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    I'm a GCSE student currently looking to apply for sixth forms and colleges and was wondering the difference in studying A-level maths in England vs Wales. I was informed by a sixth form college in England that all English sixth forms/colleges do a-level maths by teaching the course for the whole two years then do an exam at the end of it all, whereas in Wales you do each module of the maths then an exam at the end of each one as you progress, as well as being able to re-sit modules you don't do so well in. I don't know if I've misunderstood or if this is really how to systems work. I live in Wales however there is a sixth form college nearby in England which I loved, but I don't really understand how they teach maths and if it would be best for me to study in Wales.. please help!
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    (Original post by art3mls)
    I'm a GCSE student currently looking to apply for sixth forms and colleges and was wondering the difference in studying A-level maths in England vs Wales. I was informed by a sixth form college in England that all English sixth forms/colleges do a-level maths by teaching the course for the whole two years then do an exam at the end of it all, whereas in Wales you do each module of the maths then an exam at the end of each one as you progress, as well as being able to re-sit modules you don't do so well in. I don't know if I've misunderstood or if this is really how to systems work. I live in Wales however there is a sixth form college nearby in England which I loved, but I don't really understand how they teach maths and if it would be best for me to study in Wales.. please help!

    A level reform in England does mean maths A level is linear with the full content tested at the end. Your understanding needs a slight clarification for Wales.
    "in Wales you do each module of the maths then an exam at the end of each one as you progress"
    This could imply you can take the unit exams at any time when you have finished a unit and feel ready. Its not that flexible. In Wales maths is still a unitised qualification. You can (and most people will) take 2 AS unit exams in the summer at the end of the first year that count 40% towards the final A level grade. You would take the A2 unit exams the following summer. You can retake unit exams once to try to improve your grade.
    The content you have to learn is the same
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    (Original post by gdunne42)
    A level reform in England does mean maths A level is linear with the full content tested at the end. Your understanding needs a slight clarification for Wales.
    "in Wales you do each module of the maths then an exam at the end of each one as you progress"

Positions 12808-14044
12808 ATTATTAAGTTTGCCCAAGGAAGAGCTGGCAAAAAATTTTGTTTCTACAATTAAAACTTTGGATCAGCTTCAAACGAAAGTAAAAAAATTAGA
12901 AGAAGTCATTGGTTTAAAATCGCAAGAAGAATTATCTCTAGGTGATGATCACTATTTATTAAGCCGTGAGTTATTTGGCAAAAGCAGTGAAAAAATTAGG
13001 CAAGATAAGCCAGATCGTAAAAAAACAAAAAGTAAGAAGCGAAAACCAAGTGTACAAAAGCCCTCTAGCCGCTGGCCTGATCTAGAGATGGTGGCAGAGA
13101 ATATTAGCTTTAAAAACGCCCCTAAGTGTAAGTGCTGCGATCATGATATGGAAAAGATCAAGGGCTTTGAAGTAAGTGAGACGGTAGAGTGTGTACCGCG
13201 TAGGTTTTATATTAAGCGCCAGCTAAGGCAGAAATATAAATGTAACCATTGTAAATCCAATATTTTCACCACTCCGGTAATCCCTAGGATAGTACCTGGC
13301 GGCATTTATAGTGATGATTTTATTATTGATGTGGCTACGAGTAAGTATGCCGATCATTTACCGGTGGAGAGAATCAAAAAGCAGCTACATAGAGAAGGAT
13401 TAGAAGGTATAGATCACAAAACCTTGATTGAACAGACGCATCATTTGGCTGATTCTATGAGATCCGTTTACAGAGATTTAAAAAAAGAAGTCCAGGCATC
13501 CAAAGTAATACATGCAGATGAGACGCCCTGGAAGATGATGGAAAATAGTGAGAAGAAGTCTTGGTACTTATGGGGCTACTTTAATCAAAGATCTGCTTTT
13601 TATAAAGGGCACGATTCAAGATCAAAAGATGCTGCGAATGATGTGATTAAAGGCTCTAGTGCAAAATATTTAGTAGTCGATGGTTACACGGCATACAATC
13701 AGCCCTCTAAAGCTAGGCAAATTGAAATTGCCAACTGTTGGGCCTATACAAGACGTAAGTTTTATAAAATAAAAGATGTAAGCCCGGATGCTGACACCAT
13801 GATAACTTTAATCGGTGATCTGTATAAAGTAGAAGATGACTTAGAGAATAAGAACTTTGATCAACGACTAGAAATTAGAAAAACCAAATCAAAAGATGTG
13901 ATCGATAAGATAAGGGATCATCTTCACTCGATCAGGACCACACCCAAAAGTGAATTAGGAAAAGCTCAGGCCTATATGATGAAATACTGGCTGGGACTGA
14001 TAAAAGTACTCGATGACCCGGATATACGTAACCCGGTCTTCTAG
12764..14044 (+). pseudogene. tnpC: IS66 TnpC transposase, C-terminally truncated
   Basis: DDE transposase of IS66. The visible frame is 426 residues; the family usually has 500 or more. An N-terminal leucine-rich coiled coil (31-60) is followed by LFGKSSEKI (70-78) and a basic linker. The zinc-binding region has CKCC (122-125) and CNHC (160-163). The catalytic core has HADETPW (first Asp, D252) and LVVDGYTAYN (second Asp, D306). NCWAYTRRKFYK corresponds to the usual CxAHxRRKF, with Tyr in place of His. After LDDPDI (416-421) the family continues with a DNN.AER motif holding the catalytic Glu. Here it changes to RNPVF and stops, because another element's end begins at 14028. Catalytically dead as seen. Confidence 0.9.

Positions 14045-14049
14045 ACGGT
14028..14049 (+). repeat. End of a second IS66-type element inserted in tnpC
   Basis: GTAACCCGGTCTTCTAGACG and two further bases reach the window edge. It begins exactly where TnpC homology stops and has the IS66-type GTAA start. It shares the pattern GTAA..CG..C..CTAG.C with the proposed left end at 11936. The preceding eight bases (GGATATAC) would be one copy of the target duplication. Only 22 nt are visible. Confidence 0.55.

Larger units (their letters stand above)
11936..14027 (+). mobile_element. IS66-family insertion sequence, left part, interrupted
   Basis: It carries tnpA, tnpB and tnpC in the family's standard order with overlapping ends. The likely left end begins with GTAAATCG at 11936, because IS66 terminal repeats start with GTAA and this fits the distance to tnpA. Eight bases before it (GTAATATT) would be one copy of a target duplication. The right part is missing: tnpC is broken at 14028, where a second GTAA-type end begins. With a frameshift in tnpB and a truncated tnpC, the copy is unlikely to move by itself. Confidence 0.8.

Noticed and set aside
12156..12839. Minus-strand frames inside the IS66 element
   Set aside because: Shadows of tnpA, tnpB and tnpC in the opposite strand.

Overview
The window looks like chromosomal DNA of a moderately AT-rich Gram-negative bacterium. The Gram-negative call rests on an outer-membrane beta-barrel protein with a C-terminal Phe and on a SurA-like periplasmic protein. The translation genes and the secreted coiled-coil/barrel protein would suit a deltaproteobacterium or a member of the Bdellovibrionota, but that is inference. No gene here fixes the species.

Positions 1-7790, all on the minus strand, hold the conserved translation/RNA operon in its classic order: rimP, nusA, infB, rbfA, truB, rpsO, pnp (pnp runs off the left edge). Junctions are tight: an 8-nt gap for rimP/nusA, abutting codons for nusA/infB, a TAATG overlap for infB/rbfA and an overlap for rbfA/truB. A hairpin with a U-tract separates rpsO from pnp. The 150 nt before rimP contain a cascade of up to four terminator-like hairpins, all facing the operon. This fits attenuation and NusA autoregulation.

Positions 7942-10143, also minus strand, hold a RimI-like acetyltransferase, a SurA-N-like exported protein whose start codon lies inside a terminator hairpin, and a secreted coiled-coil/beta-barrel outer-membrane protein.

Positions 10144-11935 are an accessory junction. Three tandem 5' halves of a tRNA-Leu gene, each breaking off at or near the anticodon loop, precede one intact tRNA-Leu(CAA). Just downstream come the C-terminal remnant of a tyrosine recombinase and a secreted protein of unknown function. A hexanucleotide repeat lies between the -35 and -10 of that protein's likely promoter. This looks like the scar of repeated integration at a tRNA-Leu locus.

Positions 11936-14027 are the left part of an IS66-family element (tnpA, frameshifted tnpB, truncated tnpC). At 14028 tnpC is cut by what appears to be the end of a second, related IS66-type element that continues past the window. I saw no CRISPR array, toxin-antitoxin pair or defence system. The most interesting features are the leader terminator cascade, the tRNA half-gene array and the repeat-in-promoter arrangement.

This could imply you can take the unit exams at any time when you have finished a unit and feel ready. Its not that flexible. In Wales maths is still a unitised qualification. You can (and most people will) take 2 AS unit exams in the summer at the end of the first year that count 40% towards the final A level grade. You would take the A2 unit exams the following summer. You can retake unit exams once to try to improve your grade.
    The content you have to learn is the same
    Thank you for your reply. From the way I'm looking at it it seems that studying in Wales would be better in terms of less pressure at the end of the two years by doing 40% in the first year, as well as reassurance that I can retake unit exams once. I'm curious to know your opinion on whether you think Wales has the better system in place for a-level maths or not.. I fell in love with the sixth form college I visited in England, but the idea of the linear system is making me not sure where to go.
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    (Original post by art3mls)
    Thank you for your reply. From the way I'm looking at it it seems that studying in Wales would be better in terms of less pressure at the end of the two years by doing 40% in the first year, as well as reassurance that I can retake unit exams once. I'm curious to know your opinion on whether you think Wales has the better system in place for a-level maths or not.. I fell in love with the sixth form college I visited in England, but the idea of the linear system is making me not sure where to go.
    I don't think its a big deal either way to be honest. In the welsh system It's not like you can just forget everything you learned for AS maths when you do the second year. Most of year 2 builds on from year 1 knowledge. I can see why you'd think the modular route might be a bit less pressure, especially for other subjects where it might reduce what you have to revise. Unless you have found you struggle to revise for exams I don't think I'd let it be a major factor in choosing where i studied.
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    Wales is just using what is now called old spec in England.
    I'm doing old spec (as I started 2016) so doing 6 modules. I took 3 last year and 3 this year plus resits. as the old spec is ending, I have only next year to do any resits before the end.
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    (Original post by RuthieG101)
    Wales is just using what is now called old spec in England.
    I'm doing old spec (as I started 2016) so doing 6 modules. I took 3 last year and 3 this year plus resits. as the old spec is ending, I have only next year to do any resits before the end.
    Not really.
    Wales is introducing a new specification with the same content as that in England. The split in marks is 40% from AS and 60% from A2 and there are limitations on the number of resits to one per unit. So not really old spec from England at all.
    Posted on the TSR App. Download from Apple or Google Play
 
 
 
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